Claims (11)

What is claimed is:
1. An exhaust emission control device of an engine, comprising:
an exhaust pipe,
a front three-way catalyst provided in the exhaust pipe,
a rear catalyst provided downstream of the front three-way catalyst which traps or reduces NOx according to an air-fuel ratio of the inflowing exhaust gas,
a sensor which detects the air-fuel ratio of the exhaust gas downstream of the front three-way catalyst,
a sensor which detect the running state of the engine, and
a microprocessor programmed to:
determine whether or not conditions are satisfied for discharging SOx stored in the rear catalyst,
perform SOx discharge control of the rear catalyst when conditions are satisfied for discharging SOx and the running state of the engine is within an SOx discharge running region,
cause the air-fuel ratio of the engine to fluctuate periodically between rich and lean around the stoichiometric air-fuel ratio when the running state of the engine is in a catalyst diagnosis region whereof part overlaps with the SOx discharge running region,
perform a primary diagnosis of whether or not the front three-way catalyst has deteriorated based on the air-fuel ratio of the exhaust gas downstream of the front three-way catalyst detected in a first period each time the first period elapses when the engine is running in the diagnosis region,
perform a secondary diagnosis of whether or not the front three-way catalyst has deteriorated based on the air-fuel ratio of the exhaust gas downstream of the front three-way catalyst detected in a second period longer than the first period each time the second period elapses when the engine is running in the diagnosis region,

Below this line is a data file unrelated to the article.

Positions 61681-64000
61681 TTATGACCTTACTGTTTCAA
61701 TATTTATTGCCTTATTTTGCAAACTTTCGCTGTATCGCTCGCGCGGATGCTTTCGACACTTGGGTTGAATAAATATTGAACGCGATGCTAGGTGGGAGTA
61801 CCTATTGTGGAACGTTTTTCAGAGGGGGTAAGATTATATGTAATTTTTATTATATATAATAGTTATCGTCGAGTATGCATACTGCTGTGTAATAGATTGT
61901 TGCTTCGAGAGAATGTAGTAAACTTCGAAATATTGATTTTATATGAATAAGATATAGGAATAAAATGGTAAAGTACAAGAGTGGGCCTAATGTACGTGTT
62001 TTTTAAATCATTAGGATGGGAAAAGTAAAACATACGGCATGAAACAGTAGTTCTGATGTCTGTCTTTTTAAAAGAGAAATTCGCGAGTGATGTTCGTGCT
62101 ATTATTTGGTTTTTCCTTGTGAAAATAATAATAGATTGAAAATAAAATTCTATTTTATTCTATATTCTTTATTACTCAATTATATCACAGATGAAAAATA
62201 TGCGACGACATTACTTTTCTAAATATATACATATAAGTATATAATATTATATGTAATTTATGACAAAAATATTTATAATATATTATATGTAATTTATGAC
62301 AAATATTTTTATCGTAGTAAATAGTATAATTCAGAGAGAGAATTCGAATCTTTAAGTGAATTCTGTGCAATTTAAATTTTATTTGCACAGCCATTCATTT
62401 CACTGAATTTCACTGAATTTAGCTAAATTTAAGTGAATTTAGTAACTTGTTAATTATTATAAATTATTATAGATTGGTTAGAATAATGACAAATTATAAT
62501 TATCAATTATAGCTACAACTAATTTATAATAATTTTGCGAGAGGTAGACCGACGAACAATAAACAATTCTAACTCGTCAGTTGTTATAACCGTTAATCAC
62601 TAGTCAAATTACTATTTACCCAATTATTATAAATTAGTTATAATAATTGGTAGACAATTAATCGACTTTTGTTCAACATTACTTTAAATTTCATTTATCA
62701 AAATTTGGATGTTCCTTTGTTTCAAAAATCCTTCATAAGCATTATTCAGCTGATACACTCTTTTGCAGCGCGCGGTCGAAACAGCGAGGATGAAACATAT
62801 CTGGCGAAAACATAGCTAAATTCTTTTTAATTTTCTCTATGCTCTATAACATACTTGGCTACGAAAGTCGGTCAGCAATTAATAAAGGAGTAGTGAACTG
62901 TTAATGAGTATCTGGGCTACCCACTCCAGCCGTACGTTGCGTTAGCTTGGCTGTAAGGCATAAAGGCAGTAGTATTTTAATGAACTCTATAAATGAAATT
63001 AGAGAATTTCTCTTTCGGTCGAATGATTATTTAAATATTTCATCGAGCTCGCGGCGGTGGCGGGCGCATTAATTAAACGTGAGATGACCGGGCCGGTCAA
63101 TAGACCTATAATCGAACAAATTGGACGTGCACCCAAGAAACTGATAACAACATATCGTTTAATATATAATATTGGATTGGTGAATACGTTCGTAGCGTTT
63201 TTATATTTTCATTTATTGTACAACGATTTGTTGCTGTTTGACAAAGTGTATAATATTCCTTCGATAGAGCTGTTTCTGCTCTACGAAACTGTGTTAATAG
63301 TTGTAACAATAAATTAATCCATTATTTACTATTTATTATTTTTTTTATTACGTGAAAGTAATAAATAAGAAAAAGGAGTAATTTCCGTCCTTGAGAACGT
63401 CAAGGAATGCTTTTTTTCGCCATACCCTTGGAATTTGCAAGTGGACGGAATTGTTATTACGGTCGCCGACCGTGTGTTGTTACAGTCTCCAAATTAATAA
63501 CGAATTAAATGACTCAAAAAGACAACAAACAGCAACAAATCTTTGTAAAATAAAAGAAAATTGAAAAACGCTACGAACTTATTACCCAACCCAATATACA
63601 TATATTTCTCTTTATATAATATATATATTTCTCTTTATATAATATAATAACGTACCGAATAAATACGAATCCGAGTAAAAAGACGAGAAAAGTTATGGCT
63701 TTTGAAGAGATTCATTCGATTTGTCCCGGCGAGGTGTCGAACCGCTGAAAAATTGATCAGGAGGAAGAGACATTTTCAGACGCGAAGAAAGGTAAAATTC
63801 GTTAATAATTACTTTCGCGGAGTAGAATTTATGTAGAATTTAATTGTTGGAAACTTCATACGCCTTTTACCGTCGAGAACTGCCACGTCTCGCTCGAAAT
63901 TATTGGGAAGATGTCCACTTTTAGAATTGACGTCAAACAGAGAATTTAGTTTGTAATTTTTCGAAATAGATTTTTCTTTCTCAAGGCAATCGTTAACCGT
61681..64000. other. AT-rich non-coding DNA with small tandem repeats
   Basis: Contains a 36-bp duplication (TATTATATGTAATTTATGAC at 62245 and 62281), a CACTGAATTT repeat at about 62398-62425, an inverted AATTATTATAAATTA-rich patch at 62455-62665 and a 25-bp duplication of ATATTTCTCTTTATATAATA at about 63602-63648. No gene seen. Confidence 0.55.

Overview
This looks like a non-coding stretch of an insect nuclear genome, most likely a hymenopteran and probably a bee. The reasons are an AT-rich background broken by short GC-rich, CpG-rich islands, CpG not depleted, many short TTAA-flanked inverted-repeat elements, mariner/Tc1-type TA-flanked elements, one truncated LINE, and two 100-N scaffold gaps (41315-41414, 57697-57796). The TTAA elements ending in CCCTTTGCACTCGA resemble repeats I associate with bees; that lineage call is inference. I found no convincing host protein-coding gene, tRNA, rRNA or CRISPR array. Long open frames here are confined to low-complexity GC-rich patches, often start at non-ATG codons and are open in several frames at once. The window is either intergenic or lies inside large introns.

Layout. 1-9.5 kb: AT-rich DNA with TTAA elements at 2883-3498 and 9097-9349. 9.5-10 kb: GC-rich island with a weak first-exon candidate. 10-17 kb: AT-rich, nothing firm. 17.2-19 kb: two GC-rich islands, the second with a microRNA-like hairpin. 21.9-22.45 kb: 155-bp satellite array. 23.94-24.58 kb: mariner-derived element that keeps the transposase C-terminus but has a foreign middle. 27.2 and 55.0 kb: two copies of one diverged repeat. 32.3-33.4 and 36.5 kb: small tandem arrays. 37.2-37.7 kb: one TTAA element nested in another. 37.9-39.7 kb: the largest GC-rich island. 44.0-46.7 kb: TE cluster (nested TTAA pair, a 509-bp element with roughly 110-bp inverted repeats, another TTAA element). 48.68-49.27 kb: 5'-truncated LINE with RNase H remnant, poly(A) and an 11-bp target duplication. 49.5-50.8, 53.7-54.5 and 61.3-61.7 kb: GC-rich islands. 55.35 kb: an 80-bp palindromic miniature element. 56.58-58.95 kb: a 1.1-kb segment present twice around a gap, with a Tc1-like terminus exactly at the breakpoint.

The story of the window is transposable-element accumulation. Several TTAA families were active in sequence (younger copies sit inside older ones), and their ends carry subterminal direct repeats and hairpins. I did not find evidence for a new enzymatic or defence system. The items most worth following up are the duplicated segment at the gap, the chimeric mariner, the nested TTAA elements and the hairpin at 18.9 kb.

prohibit the primary diagnosis and secondary diagnosis when SOx discharge control is performed, and
prohibit SOx discharge control when it is diagnosed that the front three-way catalyst has deteriorated in the primary diagnosis.
2. An exhaust emission control device of an engine, comprising:
an exhaust pipe,
a three-way catalyst provided in the exhaust pipe which traps or reduces NOx according to an air-fuel ratio of the inflowing exhaust gas,
a sensor which detects the air-fuel ratio of the exhaust gas downstream of the three-way catalyst,
a sensor which detect the running state of the engine, and
a microprocessor programmed to:
determine whether or not conditions are satisfied for discharging SOx stored in the three-way catalyst,
perform SOx discharge control of the three-way catalyst when conditions are satisfied for discharging SOx and the running state of the engine is within a SOx discharge running region,
cause the air-fuel ratio of the engine to fluctuate periodically between rich and lean around the stoichiometric air-fuel ratio when the running state of the engine is in a catalyst diagnosis region whereof part overlaps with the SOx discharge running region,
perform a primary diagnosis of whether or not the three-way catalyst has deteriorated based on the air-fuel ratio of the exhaust gas downstream of the three-way catalyst detected in a first period each time the first period elapses when the engine is running in the diagnosis region,
perform a secondary diagnosis of whether or not the three-way catalyst has deteriorated based on the air-fuel ratio of the exhaust gas downstream of the three-way catalyst detected in a second period longer than the first period each time the second period elapses when the engine is running in the diagnosis region,
prohibit the primary diagnosis and secondary diagnosis when SOx discharge control is performed, and